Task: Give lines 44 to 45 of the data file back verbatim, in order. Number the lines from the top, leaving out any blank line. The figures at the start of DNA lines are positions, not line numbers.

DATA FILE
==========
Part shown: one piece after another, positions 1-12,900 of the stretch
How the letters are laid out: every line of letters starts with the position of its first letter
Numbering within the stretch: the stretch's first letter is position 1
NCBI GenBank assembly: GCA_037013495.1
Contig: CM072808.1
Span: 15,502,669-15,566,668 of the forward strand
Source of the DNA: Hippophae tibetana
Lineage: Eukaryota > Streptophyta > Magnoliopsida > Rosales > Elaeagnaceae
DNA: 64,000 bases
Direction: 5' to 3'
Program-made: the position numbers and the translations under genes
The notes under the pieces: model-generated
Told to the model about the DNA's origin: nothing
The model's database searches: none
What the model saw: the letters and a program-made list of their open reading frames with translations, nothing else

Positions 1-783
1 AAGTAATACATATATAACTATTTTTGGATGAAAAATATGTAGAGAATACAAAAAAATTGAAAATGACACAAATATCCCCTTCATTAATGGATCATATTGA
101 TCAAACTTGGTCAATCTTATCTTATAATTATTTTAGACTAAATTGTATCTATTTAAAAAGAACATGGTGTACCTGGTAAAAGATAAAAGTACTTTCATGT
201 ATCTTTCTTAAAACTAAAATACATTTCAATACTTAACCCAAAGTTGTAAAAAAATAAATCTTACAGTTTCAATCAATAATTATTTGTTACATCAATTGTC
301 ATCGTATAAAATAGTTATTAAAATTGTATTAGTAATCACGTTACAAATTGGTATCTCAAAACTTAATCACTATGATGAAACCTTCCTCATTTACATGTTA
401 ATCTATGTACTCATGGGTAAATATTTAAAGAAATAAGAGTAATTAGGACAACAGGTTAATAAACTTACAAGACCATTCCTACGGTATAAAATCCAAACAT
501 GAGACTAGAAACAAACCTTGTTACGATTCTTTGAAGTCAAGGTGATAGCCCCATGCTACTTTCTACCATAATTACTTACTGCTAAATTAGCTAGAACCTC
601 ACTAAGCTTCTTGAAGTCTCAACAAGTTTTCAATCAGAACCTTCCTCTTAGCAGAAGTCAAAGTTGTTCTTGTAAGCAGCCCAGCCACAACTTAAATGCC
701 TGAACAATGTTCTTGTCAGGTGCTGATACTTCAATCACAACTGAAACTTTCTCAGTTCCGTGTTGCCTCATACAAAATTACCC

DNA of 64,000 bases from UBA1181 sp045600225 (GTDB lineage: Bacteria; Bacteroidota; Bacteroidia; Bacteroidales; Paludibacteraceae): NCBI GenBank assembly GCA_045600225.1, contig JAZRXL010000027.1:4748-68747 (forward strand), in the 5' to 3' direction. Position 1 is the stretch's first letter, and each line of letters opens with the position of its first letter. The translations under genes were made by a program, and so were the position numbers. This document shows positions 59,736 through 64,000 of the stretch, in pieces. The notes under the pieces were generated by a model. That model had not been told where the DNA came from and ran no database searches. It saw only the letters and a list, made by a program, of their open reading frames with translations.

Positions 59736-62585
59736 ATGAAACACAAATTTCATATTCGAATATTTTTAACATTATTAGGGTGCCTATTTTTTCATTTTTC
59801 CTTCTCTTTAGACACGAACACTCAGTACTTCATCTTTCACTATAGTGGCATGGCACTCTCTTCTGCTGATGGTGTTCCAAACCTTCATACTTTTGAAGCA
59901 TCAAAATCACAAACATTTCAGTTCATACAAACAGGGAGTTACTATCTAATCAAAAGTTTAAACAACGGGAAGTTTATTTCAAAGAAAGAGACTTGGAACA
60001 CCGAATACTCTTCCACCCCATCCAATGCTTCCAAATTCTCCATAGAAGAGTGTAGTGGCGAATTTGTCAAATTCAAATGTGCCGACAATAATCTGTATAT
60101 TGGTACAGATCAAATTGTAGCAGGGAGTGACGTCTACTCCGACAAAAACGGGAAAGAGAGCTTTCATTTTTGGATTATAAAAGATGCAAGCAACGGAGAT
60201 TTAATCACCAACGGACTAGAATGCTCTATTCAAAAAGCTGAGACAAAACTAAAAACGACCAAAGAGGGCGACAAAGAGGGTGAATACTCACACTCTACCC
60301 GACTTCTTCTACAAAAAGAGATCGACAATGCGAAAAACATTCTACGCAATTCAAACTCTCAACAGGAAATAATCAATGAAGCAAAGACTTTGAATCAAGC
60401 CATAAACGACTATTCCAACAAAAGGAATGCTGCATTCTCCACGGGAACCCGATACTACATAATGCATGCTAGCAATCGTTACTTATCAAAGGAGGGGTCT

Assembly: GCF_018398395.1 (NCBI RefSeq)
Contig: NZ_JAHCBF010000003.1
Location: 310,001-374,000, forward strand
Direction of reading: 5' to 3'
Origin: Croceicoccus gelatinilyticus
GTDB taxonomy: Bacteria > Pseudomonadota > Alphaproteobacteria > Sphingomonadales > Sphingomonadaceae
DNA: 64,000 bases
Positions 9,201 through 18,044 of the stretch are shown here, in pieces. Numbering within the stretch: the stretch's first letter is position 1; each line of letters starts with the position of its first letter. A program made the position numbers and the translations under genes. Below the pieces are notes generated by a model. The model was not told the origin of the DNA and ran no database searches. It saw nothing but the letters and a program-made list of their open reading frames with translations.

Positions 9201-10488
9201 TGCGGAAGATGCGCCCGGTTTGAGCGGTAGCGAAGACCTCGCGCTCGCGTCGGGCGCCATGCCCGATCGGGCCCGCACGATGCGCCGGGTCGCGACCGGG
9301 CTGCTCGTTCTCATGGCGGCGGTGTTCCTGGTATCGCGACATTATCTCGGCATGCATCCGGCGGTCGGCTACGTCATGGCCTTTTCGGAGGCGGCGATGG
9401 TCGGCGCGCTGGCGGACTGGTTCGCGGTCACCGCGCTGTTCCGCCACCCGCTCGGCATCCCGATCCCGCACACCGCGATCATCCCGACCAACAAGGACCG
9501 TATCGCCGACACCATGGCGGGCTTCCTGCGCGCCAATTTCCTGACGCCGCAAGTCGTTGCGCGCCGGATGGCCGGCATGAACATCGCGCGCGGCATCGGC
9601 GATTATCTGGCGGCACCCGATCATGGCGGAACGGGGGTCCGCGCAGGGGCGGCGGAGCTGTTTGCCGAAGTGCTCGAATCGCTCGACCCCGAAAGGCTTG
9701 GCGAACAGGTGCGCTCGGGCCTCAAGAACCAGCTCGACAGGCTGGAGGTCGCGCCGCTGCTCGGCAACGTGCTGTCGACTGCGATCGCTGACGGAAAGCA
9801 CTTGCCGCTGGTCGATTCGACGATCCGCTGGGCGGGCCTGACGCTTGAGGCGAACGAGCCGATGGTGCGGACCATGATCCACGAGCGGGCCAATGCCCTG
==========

9201 TGCGGAAGATGCGCCCGGTTTGAGCGGTAGCGAAGACCTCGCGCTCGCGTCGGGCGCCATGCCCGATCGGGCCCGCACGATGCGCCGGGTCGCGACCGGG
9301 CTGCTCGTTCTCATGGCGGCGGTGTTCCTGGTATCGCGACATTATCTCGGCATGCATCCGGCGGTCGGCTACGTCATGGCCTTTTCGGAGGCGGCGATGG